PMID: 28370266 – DOI: 10.1002/ajh.24742

Am J Hematol. 2017 Jan;92(1):77-81.

Hydroxyurea effectiveness in children and adolescents with sickle cell anemia: A large retrospective, population-based cohort.

Quarmyne MO1,2, Dong W3, Theodore R1, Anand S1, Barry V2, Adisa O1,2, Buchanan ID1,4, Bost J5, Brown RC1,2, Joiner CH1,2, Lane PA1,2.

 

The clinical efficacy of hydroxyurea in patients with sickle cell anemia (SCA) has been well established. However, data about its clinical effectiveness in practice is limited. We evaluated the clinical effectiveness of hydroxyurea in a large pediatric population using a retrospective cohort, pre-post treatment study design to control for disease severity selection bias. The cohort included children with SCA (SS, Sβ0 thalassemia) who received care at Children’s Healthcare of Atlanta (CHOA) and who initiated hydroxyurea in 2009-2011. Children on chronic transfusions, or children with inadequate follow up data and/or children who had taken hydroxyurea in the 3 years prior were excluded. For each patient healthcare utilization, laboratory values, and clinical outcomes for the 2-year period prior to hydroxyurea initiation were compared to those 2 years after initiation. Of 211 children with SCA who initiated hydroxyurea in 2009-2011, 134 met eligibility criteria. After initiation of hydroxyurea, rates of hospitalizations, pain encounters, and emergency department visits were reduced by 47% (<0.0001), 36% (P = 0.0001) and 43% (P < 0.0001), respectively. Average hemoglobin levels increased by 0.7 g/dl (P < 0.0001). Hydroxyurea effectiveness was similar across gender, insurance types and age, although there was a slightly greater reduction in hospitalizations in younger children. Am. J. Hematol. 92:77-81, 2017. © 2016 Wiley Periodicals, Inc.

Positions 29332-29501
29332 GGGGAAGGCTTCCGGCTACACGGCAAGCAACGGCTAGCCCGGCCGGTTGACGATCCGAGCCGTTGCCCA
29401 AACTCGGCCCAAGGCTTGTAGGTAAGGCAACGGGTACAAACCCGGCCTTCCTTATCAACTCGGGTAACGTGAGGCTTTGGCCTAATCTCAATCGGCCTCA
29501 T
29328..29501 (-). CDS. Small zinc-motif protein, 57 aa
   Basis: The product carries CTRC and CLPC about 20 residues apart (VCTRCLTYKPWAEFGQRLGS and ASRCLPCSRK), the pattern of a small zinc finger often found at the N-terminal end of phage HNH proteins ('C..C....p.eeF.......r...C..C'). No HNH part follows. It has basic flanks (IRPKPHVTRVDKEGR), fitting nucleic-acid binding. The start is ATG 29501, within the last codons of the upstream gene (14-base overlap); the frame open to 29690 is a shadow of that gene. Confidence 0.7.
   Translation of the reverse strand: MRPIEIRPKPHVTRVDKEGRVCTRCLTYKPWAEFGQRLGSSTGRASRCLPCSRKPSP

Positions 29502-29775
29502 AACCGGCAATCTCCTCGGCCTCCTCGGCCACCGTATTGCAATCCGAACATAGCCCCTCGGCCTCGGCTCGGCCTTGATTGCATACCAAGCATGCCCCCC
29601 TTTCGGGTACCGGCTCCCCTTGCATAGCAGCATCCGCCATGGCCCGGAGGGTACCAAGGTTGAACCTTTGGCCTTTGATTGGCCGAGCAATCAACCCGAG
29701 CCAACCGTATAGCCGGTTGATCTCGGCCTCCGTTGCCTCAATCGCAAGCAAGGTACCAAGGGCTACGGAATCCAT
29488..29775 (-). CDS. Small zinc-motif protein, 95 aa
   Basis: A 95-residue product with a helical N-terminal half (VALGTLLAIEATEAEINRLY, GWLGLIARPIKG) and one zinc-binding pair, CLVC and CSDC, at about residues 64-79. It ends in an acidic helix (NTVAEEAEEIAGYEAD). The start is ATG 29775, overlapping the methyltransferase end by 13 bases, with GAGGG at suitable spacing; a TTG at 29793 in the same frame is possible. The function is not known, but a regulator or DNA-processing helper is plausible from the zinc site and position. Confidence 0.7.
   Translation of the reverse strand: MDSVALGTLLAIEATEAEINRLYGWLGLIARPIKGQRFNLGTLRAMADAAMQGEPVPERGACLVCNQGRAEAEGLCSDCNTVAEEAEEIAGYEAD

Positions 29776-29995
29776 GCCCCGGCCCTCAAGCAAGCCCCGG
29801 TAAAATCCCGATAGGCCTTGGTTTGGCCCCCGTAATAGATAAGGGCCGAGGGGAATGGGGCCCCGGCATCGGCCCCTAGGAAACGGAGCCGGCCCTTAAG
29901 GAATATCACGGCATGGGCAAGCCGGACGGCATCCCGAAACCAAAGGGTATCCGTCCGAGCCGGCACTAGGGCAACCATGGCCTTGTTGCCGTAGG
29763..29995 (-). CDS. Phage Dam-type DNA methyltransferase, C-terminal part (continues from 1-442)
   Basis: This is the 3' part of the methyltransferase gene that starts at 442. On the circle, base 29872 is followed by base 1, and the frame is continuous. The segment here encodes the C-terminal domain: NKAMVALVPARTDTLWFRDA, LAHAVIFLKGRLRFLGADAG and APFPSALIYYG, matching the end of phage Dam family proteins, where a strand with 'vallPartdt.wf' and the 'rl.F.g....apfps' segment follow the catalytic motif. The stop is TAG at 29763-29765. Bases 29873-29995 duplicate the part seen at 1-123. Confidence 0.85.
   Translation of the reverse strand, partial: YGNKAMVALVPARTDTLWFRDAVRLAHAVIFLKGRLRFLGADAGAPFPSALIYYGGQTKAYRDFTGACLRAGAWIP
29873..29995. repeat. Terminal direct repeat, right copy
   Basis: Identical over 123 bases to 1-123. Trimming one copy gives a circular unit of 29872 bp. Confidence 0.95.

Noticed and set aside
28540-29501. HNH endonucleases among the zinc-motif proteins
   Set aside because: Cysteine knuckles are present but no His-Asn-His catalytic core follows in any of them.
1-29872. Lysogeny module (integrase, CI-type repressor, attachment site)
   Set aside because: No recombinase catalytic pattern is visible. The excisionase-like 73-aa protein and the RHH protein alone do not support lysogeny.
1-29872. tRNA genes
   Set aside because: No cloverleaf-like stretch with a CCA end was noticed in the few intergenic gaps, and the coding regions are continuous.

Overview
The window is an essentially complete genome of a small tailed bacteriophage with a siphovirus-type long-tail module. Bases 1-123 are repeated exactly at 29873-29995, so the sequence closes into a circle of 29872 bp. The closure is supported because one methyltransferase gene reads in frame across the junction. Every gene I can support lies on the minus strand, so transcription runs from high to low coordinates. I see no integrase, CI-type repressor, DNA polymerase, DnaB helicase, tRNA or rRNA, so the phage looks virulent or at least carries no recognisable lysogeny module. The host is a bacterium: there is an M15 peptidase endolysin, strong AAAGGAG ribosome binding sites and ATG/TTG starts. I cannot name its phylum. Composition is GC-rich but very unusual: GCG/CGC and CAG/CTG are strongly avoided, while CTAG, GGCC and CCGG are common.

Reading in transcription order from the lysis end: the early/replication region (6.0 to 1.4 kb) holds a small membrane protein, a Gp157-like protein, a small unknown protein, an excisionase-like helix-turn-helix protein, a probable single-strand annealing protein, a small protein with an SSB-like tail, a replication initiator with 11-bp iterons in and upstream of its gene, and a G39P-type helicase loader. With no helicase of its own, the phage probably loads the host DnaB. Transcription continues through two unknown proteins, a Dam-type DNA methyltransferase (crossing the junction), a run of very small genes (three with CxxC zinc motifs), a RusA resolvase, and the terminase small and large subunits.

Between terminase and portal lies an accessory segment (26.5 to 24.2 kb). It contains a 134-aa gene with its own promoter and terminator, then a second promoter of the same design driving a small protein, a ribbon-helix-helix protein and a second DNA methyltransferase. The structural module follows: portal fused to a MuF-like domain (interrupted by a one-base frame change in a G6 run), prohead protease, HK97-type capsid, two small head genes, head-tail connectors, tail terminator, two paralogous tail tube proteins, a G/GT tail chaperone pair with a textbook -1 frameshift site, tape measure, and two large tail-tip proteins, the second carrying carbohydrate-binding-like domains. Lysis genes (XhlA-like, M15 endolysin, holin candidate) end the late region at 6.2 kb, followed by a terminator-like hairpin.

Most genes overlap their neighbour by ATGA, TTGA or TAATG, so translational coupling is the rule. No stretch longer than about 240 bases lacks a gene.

PMID: 27761932 PMCID – DOI: 10.1002/ajh.24587

JAMA. 2017 Feb 7;317(5):507-515.

Association of Sickle Cell Trait With Hemoglobin A1c in African Americans.

Lacy ME1Wellenius GA1Sumner AE2Correa A3Carnethon MR4Liem RI5Wilson JG6Sacks DB7Jacobs DR Jr8Carson AP9Luo X10Gjelsvik A1Reiner AP11Naik RP12Liu S13Musani SK3Eaton CB1Wu WC14.

IMPORTANCE:

Hemoglobin A1c (HbA1c) reflects past glucose concentrations, but this relationship may differ between those with sickle cell trait (SCT) and those without it.

OBJECTIVE:

To evaluate the association between SCT and HbA1c for given levels of fasting or 2-hour glucose levels among African Americans.

DESIGN, SETTING, AND PARTICIPANTS:

Retrospective cohort study using data collected from 7938 participants in 2 community-based cohorts, the Coronary Artery Risk Development in Young Adults (CARDIA) study and the Jackson Heart Study (JHS). From the CARDIA study, 2637 patients contributed a maximum of 2 visits (2005-2011); from the JHS, 5301 participants contributed a maximum of 3 visits (2000-2013). All visits were scheduled at approximately 5-year intervals. Participants without SCT data, those without any concurrent HbA1c and glucose measurements, and those with hemoglobin variants HbSS, HbCC, or HbAC were excluded. Analysis of the primary outcome was conducted using generalized estimating equations (GEE) to examine the association of SCT with HbA1c levels, controlling for fasting or 2-hour glucose measures.

EXPOSURES:

Presence of SCT.

MAIN OUTCOMES AND MEASURES:

Hemoglobin A1c stratified by the presence or absence of SCT was the primary outcome measure.

RESULTS: